Invisible Glass Ceiling
- Pages: 4
- Word count: 986
- Category: Gender
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There is no dearth of competent women who can take board seats and once shareholders are forced to look beyond the ‘old boys’ club’ they will find enough women to fill them up! While the phrase glass ceiling is metaphorical, many women who find themselves bumping their heads on it find it very real indeed. It is most often used to describe the sexist attitude many women run into at the workplace. In a discussion of ascending the corporate ladder, the word “ceiling” implies that there is a limit to how far someone can climb it. Along with this implied barrier is the idea that it is glass, meaning that, while it is very real, it is transparent and not obvious to the observer. The term glass ceiling is most often applied in business situations in which women feel, either accurately or not, that men are deeply entrenched in the upper echelons of power, and women, try as they might, find it nearly impossible to break through. I feel it is better described as a maze since it more accurately conveys the complexity and randomness that typically occurs better than the glass-ceiling metaphor.
Maze and games shouldn’t be there to start with, but women usually are met with stereotyping, and resistance to be promoted. Some believe that if you fill the companies’ pipelines with exceptional women leaders talents, eventually they’ll make it into the executive suite kind of “build it they will come” or “just give it time” philosophies have been widely accepted for decades. Unfortunately, it doesn’t work that way. There are many challenges that continue to face women who strive to get to the top, but how long are we going to dwell over spilled milk? The fact that there are women in senior leadership positions, some in industries that are stereotypically male dominated indicates that the barriers can be broken. So what are the real reasons behind anyone including women not reaching a certain level of hierarchy, or promotion; so is it competence, supply, Comfort zones, complacency, fear of success or none of these factors? EVER wondered why India Inc. is surging ahead riding on the best male brains alone?
Are talented women rare in out midst? The corner offices and top managerial levels are all filled up by deserving men; but where are the women, some of whom handle important portfolios in big organisations. The answer lies in a deep-seated Indian prejudice. Somewhere down the journey in their careers, women get lost midway, some giving up their careers after marriage or children and, in some cases, both. It is not that women do not deserve to be in decision-making positions of the companies that do India proud on the international platform. Instead, it is the invisible glass ceiling at workplaces that keeps women from getting to the top. They are often bypassed and overlooked when a top position is being considered. Women often have to handle the egos and expectations of male colleagues, and only a handful of them have, so far, managed to break the glass ceiling that keeps them from reaching the upper echelons of management. While many women insist that the glass ceiling is a real barrier to accessing male-dominated positions in business, many challengers say that it exists mostly because women choose to focus more of their time on family and, in the end, cannot dedicate as much time to their career. Others claim that women think they want to focus on their career, but in reality choose family over career.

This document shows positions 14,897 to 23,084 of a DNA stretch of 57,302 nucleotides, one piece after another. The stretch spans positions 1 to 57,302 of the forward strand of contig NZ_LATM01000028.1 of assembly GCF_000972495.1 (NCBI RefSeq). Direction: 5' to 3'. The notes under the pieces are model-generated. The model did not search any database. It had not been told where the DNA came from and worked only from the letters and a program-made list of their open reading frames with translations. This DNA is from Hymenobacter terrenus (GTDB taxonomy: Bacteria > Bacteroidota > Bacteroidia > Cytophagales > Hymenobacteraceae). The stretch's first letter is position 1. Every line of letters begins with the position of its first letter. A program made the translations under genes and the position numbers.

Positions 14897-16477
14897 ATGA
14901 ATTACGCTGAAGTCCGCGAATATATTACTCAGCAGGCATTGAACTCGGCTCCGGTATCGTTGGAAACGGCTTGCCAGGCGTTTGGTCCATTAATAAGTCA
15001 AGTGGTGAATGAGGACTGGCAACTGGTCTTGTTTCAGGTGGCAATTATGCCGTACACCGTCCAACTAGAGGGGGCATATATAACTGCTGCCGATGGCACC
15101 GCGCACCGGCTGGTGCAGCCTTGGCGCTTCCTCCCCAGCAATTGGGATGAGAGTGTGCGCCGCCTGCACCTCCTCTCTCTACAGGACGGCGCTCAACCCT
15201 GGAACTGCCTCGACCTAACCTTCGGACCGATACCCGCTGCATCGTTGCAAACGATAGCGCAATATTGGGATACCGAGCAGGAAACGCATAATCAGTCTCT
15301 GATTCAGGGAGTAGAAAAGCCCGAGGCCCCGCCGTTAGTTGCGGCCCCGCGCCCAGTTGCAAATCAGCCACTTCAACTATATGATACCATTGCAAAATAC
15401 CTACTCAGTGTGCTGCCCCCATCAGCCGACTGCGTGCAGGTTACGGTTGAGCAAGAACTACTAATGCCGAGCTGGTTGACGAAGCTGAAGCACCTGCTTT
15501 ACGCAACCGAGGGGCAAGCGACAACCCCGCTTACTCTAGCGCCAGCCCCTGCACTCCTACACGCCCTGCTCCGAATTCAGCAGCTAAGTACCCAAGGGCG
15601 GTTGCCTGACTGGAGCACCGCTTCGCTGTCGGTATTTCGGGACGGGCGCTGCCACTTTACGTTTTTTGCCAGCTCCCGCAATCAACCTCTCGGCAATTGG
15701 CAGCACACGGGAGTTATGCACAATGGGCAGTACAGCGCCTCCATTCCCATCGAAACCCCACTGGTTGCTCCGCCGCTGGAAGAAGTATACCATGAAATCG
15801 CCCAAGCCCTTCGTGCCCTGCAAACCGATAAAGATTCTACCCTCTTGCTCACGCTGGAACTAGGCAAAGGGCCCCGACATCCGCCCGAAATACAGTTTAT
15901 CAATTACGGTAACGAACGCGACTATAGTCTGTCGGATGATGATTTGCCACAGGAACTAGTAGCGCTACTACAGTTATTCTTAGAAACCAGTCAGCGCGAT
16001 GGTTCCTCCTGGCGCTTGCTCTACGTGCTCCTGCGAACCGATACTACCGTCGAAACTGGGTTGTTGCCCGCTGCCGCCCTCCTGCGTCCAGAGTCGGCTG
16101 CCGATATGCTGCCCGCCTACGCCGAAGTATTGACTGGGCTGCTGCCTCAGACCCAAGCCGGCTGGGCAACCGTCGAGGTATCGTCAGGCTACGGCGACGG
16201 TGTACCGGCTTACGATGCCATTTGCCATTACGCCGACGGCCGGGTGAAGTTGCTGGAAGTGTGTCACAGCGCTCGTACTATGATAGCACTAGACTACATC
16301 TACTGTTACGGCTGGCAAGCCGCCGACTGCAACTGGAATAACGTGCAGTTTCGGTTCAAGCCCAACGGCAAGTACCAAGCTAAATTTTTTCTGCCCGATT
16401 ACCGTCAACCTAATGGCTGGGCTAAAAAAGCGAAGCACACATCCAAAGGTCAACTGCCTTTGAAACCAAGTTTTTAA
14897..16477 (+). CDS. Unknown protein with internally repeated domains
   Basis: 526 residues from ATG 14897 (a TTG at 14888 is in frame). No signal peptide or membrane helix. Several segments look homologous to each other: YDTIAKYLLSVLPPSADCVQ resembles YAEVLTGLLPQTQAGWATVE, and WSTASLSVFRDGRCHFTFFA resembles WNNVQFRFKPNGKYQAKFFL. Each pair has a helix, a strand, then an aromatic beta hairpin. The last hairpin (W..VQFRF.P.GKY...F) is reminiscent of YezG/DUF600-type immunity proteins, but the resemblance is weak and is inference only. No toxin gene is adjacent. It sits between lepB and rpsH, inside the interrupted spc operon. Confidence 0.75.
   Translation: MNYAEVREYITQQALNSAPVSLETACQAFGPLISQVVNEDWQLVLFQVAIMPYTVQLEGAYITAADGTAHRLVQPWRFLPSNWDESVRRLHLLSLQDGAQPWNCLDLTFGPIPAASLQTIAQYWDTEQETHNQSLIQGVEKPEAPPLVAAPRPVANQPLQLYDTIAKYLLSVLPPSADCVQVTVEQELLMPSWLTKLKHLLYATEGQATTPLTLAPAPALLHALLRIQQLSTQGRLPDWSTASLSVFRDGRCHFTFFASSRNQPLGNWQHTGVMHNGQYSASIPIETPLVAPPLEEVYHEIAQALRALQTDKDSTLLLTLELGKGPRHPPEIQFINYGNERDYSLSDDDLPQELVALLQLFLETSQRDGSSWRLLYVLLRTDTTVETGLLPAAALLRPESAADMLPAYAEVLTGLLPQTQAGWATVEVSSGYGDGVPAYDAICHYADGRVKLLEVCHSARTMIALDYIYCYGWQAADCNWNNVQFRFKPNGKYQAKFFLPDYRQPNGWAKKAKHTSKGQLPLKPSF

If we can define the causes of an illness and control its symptoms, we can then find a cure, so if we can define the reasons of the Glass Ceiling and decrease its effects then we can find a solution and a remedy to the problem. True, India Inc. threw its weight behind the Women’s Bill, which promises to give the fairer sex a bigger role in the political arena when it becomes law, but it is time to pause and think whether some sort of reservation is also needed to achieve the same gender balance in the boardrooms as well. There are two factors that can help contribute to achieving the equality of sexes in the boardrooms. One is to put in place a policy that encapsulates the spirit of gender equality amongst professionals, and the other is to gradually propel a cultural shift within an organisation. Merely putting a policy in place would not help change the deep-rooted prejudice. Some women, who have been able to break through the glass ceiling and have made it to the top are of the opinion that the work culture needs to be changed first, which involves a bottom-up approach; the mentality needs to be changed at the grass roots, which will drive diversity as well as a policy that can be put in place to implement it.
At the same time, it has been proven that changes in policies can bring about refreshing changes in a country’s work culture and introduce gender diversity in private institutions. Reservation might not be the best way out, but the ball has to start rolling at some point. Sometimes extra effort is needed to encourage and empower women, and quotas can serve as a transitional means to overcome initial blockages. The leadership styles of men and women are different from each other, women are not men in dresses; and shouldn’t be expected to act or lead the same way to fit in. Plus women at the top are damned if they do and damned if they don’t. If they are aggressive and lead with an iron fist they are seen as a threat, if they try the inclusive and participative style of leadership they are seen as too soft. Men and Women are different, and it is this difference that we need to celebrate!! Malavika Sahoo; Meenal Kukreja